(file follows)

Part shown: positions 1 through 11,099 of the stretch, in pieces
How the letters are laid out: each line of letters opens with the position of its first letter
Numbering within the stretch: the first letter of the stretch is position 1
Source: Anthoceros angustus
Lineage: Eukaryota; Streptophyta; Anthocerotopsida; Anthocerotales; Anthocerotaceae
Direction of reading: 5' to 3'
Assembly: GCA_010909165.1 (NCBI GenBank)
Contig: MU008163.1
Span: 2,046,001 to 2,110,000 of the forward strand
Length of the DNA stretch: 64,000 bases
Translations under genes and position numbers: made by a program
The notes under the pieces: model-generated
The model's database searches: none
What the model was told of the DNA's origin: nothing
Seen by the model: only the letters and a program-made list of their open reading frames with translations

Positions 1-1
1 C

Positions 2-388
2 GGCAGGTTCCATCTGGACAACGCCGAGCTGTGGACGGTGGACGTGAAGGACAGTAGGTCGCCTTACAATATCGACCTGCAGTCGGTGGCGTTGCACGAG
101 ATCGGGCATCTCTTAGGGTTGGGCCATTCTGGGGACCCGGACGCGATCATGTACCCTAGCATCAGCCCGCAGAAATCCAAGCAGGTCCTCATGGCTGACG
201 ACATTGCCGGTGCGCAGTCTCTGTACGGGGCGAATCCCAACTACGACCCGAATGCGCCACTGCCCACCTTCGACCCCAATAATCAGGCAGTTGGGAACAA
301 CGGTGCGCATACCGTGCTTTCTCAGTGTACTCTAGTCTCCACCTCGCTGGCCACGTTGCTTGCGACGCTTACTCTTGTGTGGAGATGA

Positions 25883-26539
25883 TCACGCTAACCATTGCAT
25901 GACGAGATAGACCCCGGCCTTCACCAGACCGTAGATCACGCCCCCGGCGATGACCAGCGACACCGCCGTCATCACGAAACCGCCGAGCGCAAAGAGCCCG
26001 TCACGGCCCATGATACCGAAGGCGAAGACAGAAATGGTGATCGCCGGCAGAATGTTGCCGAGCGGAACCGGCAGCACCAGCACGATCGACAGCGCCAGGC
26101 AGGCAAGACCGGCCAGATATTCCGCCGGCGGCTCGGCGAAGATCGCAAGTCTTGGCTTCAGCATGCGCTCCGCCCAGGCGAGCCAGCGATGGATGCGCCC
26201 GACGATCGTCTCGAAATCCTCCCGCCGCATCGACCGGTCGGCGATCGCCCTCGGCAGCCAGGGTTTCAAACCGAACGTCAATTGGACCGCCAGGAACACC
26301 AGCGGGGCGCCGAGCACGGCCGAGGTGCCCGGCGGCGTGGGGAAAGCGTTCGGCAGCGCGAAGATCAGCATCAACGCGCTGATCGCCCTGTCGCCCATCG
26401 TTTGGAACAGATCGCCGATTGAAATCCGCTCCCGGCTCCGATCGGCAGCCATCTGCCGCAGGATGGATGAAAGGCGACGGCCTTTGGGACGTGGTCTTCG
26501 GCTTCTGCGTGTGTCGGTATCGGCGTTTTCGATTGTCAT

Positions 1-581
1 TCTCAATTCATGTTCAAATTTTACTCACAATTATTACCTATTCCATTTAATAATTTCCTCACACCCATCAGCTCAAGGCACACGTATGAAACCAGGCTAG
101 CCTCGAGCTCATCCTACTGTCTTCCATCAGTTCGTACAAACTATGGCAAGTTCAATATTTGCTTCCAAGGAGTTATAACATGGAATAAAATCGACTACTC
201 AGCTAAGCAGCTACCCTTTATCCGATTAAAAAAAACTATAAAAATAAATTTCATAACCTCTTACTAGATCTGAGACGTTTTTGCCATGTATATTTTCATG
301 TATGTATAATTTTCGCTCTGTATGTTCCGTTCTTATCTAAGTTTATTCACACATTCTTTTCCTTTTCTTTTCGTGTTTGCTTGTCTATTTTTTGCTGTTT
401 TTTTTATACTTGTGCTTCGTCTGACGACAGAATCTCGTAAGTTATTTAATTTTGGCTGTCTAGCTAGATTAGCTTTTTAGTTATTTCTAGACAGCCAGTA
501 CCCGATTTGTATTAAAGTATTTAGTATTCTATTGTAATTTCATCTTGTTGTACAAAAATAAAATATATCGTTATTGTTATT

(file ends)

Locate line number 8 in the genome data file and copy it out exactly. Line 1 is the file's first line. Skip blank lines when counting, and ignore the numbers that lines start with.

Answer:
Contig: MU008163.1